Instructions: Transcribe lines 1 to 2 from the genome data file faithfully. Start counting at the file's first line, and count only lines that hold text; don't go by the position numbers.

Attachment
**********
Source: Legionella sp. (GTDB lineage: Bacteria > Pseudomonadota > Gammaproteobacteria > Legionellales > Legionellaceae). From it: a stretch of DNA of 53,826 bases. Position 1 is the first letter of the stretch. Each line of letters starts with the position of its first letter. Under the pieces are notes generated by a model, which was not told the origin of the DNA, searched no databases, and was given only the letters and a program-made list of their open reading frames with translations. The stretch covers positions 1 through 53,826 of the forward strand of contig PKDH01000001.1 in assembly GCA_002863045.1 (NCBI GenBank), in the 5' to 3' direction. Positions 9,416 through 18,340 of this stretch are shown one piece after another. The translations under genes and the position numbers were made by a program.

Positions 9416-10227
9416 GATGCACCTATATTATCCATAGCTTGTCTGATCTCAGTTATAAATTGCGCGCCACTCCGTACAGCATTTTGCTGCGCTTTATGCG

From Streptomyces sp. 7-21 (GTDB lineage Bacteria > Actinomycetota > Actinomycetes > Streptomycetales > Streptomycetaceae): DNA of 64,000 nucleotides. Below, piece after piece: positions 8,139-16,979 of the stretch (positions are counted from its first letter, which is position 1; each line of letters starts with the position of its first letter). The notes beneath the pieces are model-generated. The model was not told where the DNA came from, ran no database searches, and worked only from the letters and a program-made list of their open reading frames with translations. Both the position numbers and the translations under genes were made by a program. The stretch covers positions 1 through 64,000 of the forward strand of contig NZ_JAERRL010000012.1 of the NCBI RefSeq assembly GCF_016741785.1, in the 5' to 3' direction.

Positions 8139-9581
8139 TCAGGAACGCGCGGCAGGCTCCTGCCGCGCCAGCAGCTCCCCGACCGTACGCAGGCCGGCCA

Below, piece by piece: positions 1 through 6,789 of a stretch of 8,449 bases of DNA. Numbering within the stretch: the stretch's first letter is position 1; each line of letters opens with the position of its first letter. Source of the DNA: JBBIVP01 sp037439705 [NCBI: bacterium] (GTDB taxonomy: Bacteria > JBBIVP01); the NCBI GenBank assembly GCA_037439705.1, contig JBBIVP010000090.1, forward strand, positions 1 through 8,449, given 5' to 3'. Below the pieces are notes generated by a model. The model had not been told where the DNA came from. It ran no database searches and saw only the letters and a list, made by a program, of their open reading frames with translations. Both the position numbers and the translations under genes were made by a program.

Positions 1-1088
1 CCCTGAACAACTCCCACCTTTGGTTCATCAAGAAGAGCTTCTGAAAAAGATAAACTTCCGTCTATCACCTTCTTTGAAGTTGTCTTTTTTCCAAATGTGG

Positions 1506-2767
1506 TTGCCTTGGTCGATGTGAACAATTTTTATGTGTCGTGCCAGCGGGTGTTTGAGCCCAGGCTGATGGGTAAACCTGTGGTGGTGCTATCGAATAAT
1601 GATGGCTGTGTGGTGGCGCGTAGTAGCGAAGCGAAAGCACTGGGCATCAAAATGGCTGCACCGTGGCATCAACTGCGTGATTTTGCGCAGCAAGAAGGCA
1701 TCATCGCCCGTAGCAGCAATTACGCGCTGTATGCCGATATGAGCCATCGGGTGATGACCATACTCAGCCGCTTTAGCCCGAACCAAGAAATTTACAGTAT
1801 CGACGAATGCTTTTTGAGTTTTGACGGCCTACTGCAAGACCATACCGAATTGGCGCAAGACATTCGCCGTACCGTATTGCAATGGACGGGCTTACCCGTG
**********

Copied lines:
Source: Legionella sp. (GTDB lineage: Bacteria > Pseudomonadota > Gammaproteobacteria > Legionellales > Legionellaceae). From it: a stretch of DNA of 53,826 bases. Position 1 is the first letter of the stretch. Each line of letters starts with the position of its first letter. Under the pieces are notes generated by a model, which was not told the origin of the DNA, searched no databases, and was given only the letters and a program-made list of their open reading frames with translations. The stretch covers positions 1 through 53,826 of the forward strand of contig PKDH01000001.1 in assembly GCA_002863045.1 (NCBI GenBank), in the 5' to 3' direction. Positions 9,416 through 18,340 of this stretch are shown one piece after another. The translations under genes and the position numbers were made by a program.

Positions 9416-10227